Wednesday 11 October 2023

Cat Babbleton and concerts

Here we are in mid October and as yet we have not had to put the heating on - it cannot last but while it does it certainly saves on oil! I have been cutting back my herb bushes this morning and  later while walking Molly could not resist picking up a few conkers. But it's many years since I have threaded one onto a bootlace!

Last week was busy. I attended a concert in Doncaster on the Wednesday and had a few minutes spare to explore the new archives building on Chequer Road. I had not made an appointment but the staff were very friendly and let me have a look round and explore the research room - I was the only visitor!!. I shall return.

And on Saturday I attended a lovely afternoon concert in Howden Minster. The Roscoe Piano Trio played to a packed audience of over 250, many of whom had not visited Howden before. The concert was organised by Howdenshire Music - - whose aim  is to bring free high quality classical music to as wide an audience as possible.

I am particularly looking forward to an event they are organising in November with a specially commissioned piano piece celebrating 650 years of the Anglo Portuguese Alliance. There will be Portuguese themed drinks, Napoleonic war songs and a talk by a historian delivered in costume. I am reading up on my history!

My historical researches too have been wide ranging. A friend bought me a collection of postcards at a fair which were local to Saltmarshe and Laxton. Perhaps the most interesting one was of a bridge  near Yokefleet called Cat Babbleton. I know where it is - many years ago local farmer and enthusiastic historian Joe Martinson came to one of my classes and talked about it but I was surprised to see it as a postcard. It is not the only place with that odd name - others too seem to have an association with drains or water courses.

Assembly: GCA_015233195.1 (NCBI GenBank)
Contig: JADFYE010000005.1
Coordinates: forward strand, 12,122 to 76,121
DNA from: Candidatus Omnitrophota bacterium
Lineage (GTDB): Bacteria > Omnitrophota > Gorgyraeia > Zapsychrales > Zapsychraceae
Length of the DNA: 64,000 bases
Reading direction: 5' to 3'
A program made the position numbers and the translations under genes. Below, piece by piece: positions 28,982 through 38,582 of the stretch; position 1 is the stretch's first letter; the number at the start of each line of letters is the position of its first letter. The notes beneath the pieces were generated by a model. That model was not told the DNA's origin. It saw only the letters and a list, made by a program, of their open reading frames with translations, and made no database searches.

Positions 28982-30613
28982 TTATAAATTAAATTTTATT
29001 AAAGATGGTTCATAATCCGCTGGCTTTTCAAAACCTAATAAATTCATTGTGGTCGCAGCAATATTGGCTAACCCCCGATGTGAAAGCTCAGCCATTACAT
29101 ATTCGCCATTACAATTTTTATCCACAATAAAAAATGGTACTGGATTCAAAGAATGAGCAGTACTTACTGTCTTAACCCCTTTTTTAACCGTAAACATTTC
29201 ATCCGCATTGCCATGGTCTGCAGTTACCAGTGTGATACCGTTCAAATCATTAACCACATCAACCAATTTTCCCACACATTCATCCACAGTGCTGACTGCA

A coloured version of the black and white postcard.

I am also busy researching a family from Laxton who emigrated to the Montreal area around 1829. Robert Bishop and his family left for a new life in Canada as did so many others around this time. My own family, the Nurses of Eastrington settled around Port Hope and I have found at least one other family, the Warners, who had Laxton and Blacktoft connections and who emigrated to the area around the same time. It was a hard time then for agricultural workers and a new life with the possibility of your own piece of land to farm was very attractive.

I have some details of emigrant families on my website.

Last month I gave a talk to Howden civic society about the pubs of Howden. I run a small  history group in the Scholfield village hall in Skelton. I was asked if I would give the talk to them too and  so on Monday 16th October at 1.30pm I shall show it again. It is open to anyone but at a cost of £5 pp to cover hall hire etc. If you are interested let me know on

 The white track to the bridge is on the very bottom of this picture of Yokefleet.

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